The process of writing draws on many skills, including the ability to organize thoughts, find the right words, and put them into coherent sentences.
Portable word processor. Children who have trouble writing by hand may benefit from this battery-operated device, which looks like a computer keyboard with a small calculator screen. Lightweight and durable, it can be brought to school for note-taking and writing assignments. Files are easily downloaded onto a PC or Mac for further work.
Basic models, such as Neo by AlphaSmart, cost about $250.
Tablet PC. This slender laptop types up what your child writes with a stylus on a touch-sensitive screen, making it a great tool for copying math problems and charts.
With the capabilities of a personal computer, and a serious price, tablets such as the HP Compaq tc4200 ($1,500 to $1,900) are for the high school or college student.
Speech recognition software. Also called speech-to-text software, this allows a student to read into a microphone and see his words appear on a computer screen. Programs such as Dragon Naturally Speaking 8 Preferred, for PCs ($199), and iListen by MacSpeech ($149), help children with good oral language skills who can't seem to find the words when putting pen to paper.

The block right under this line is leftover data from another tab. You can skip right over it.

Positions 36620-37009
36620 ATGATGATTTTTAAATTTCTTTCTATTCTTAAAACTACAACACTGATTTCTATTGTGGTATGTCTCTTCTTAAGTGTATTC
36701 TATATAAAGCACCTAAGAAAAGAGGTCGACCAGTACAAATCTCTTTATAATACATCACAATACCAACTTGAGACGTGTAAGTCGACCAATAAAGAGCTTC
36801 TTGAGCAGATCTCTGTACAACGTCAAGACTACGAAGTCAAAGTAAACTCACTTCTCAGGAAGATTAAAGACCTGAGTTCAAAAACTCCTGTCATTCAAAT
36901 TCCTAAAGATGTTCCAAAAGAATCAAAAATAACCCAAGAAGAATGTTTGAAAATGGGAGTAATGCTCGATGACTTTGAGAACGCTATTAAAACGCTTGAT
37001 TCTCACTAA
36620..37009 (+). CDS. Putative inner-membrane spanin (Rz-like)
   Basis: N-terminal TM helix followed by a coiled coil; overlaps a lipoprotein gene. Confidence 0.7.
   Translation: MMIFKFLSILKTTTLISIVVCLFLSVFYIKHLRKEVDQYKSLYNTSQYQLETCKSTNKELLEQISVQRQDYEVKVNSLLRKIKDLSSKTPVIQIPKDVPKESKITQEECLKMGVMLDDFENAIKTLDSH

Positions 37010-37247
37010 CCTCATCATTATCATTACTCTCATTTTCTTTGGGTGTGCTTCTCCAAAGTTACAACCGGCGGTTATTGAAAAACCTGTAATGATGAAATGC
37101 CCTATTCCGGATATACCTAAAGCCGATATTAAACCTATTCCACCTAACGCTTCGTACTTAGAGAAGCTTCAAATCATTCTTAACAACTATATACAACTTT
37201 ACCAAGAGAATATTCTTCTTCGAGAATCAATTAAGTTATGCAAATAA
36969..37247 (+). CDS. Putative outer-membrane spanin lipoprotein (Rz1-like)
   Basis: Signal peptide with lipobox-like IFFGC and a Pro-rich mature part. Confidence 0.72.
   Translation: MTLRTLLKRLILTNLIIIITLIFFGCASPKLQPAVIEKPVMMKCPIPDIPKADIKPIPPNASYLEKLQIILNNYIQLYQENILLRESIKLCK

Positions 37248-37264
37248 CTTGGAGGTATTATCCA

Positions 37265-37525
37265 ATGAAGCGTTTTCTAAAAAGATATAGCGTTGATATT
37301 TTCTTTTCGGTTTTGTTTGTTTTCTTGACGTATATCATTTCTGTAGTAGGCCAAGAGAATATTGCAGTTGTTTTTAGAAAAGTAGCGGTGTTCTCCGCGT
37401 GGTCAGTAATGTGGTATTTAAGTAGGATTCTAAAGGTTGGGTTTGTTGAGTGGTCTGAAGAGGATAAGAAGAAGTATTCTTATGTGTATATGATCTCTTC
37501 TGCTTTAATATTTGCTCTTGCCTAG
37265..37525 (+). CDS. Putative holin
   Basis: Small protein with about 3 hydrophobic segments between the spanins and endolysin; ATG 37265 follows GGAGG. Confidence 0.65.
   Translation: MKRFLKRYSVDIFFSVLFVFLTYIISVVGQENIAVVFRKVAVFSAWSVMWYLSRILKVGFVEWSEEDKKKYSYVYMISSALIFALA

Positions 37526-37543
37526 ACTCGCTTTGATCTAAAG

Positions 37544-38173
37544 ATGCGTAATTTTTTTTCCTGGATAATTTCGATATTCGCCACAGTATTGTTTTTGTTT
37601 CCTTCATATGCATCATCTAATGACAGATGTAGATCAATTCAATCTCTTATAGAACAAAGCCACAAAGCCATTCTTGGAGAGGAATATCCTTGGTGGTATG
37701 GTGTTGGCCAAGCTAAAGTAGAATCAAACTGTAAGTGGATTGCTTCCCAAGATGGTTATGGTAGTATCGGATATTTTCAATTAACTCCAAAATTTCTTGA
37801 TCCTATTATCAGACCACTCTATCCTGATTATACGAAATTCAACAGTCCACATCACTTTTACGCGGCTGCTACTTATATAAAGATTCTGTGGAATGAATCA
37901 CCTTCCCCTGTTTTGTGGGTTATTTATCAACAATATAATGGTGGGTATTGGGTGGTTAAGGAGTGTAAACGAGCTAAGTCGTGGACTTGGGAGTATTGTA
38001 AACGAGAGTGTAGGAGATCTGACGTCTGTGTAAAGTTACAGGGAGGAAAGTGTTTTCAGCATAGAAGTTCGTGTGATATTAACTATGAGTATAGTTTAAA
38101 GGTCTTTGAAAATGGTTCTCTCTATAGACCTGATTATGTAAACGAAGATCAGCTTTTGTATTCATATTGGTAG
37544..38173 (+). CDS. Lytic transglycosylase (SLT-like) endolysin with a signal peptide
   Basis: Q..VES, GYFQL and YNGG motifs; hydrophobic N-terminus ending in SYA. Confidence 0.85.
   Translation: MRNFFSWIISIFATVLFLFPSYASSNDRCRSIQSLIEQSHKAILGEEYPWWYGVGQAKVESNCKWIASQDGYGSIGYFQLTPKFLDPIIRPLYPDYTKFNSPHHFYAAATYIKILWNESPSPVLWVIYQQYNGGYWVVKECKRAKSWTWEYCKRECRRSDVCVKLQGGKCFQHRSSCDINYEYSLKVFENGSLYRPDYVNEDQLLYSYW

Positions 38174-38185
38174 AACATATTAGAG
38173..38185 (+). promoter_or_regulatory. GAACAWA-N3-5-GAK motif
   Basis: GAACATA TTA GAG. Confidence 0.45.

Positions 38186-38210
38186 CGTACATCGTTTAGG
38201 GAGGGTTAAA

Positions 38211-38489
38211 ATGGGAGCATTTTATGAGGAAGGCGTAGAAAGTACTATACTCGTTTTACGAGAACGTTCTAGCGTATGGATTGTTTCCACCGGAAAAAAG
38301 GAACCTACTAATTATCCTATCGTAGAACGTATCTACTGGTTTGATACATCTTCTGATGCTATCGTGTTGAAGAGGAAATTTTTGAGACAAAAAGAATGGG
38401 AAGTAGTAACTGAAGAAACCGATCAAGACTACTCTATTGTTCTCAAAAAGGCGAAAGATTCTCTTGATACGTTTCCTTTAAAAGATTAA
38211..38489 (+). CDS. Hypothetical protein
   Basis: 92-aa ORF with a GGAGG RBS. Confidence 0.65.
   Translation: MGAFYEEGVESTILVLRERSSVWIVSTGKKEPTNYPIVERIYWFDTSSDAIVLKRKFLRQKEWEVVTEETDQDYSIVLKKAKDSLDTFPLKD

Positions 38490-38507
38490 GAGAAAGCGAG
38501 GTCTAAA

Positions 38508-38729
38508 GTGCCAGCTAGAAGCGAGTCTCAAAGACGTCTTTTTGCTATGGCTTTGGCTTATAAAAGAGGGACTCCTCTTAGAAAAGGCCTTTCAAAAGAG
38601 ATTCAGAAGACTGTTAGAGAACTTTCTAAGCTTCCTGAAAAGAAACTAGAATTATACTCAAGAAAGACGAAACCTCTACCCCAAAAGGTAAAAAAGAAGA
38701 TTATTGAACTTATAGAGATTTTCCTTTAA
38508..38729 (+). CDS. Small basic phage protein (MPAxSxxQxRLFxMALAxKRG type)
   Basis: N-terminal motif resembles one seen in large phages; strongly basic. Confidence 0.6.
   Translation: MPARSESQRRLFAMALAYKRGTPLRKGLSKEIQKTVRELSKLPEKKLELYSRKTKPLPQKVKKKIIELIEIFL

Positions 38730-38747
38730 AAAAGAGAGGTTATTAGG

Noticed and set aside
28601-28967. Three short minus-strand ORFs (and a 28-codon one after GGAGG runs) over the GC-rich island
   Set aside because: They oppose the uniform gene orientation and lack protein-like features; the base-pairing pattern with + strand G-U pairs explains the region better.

Word prediction software. If your child struggles with spelling, grammar, and translating thoughts into words, look at Co:Writer Solo ($325) and similar programs. The software helps with spelling and builds vocabulary (a drop-down list of words provides options), and fills in words to speed up composition. Some programs read sentences aloud, so the writer can hear what he has written and catch mistakes as they occur.
Electronic spell-checkers and dictionaries. Enter a word phonetically, and these portable gadgets define the word and provide the correct spelling. Talking devices also read the words aloud. Franklin Electronics offers models beginning at about $20.
This article comes from the June/July 2006 issue of ADDitude.